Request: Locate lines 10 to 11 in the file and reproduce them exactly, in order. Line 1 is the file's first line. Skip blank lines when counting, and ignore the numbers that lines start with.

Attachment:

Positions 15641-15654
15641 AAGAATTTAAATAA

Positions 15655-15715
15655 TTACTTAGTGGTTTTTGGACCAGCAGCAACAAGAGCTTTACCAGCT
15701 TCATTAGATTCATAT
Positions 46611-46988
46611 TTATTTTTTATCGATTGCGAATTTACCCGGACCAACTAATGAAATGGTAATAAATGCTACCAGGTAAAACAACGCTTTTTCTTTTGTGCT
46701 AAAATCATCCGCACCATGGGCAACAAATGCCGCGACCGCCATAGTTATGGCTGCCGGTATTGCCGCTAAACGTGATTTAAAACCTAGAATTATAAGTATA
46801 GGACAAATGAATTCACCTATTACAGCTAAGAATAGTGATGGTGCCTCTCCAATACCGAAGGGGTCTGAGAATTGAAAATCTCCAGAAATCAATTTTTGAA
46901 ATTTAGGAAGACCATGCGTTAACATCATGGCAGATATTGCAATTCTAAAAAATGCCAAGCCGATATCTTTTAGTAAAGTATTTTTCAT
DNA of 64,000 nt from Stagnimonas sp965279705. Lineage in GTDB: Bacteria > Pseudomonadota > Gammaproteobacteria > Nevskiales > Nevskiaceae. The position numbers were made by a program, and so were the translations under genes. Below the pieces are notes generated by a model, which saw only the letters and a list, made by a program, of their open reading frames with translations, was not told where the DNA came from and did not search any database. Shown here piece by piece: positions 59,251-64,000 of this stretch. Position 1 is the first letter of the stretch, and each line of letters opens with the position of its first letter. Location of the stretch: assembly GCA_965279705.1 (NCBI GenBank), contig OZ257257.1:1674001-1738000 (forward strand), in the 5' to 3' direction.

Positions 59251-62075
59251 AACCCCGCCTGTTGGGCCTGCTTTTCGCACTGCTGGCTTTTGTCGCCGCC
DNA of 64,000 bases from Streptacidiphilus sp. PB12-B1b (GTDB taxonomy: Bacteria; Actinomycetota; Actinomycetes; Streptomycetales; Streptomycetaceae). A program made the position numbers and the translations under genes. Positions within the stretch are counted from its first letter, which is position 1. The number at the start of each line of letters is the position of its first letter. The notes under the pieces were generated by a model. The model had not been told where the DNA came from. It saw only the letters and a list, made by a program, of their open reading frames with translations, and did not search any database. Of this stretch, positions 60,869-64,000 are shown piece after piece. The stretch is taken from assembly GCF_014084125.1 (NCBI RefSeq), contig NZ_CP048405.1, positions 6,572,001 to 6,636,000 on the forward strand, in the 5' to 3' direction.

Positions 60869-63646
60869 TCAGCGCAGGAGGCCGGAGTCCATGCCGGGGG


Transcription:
46901 ATTTAGGAAGACCATGCGTTAACATCATGGCAGATATTGCAATTCTAAAAAATGCCAAGCCGATATCTTTTAGTAAAGTATTTTTCAT
DNA of 64,000 nt from Stagnimonas sp965279705. Lineage in GTDB: Bacteria > Pseudomonadota > Gammaproteobacteria > Nevskiales > Nevskiaceae. The position numbers were made by a program, and so were the translations under genes. Below the pieces are notes generated by a model, which saw only the letters and a list, made by a program, of their open reading frames with translations, was not told where the DNA came from and did not search any database. Shown here piece by piece: positions 59,251-64,000 of this stretch. Position 1 is the first letter of the stretch, and each line of letters opens with the position of its first letter. Location of the stretch: assembly GCA_965279705.1 (NCBI GenBank), contig OZ257257.1:1674001-1738000 (forward strand), in the 5' to 3' direction.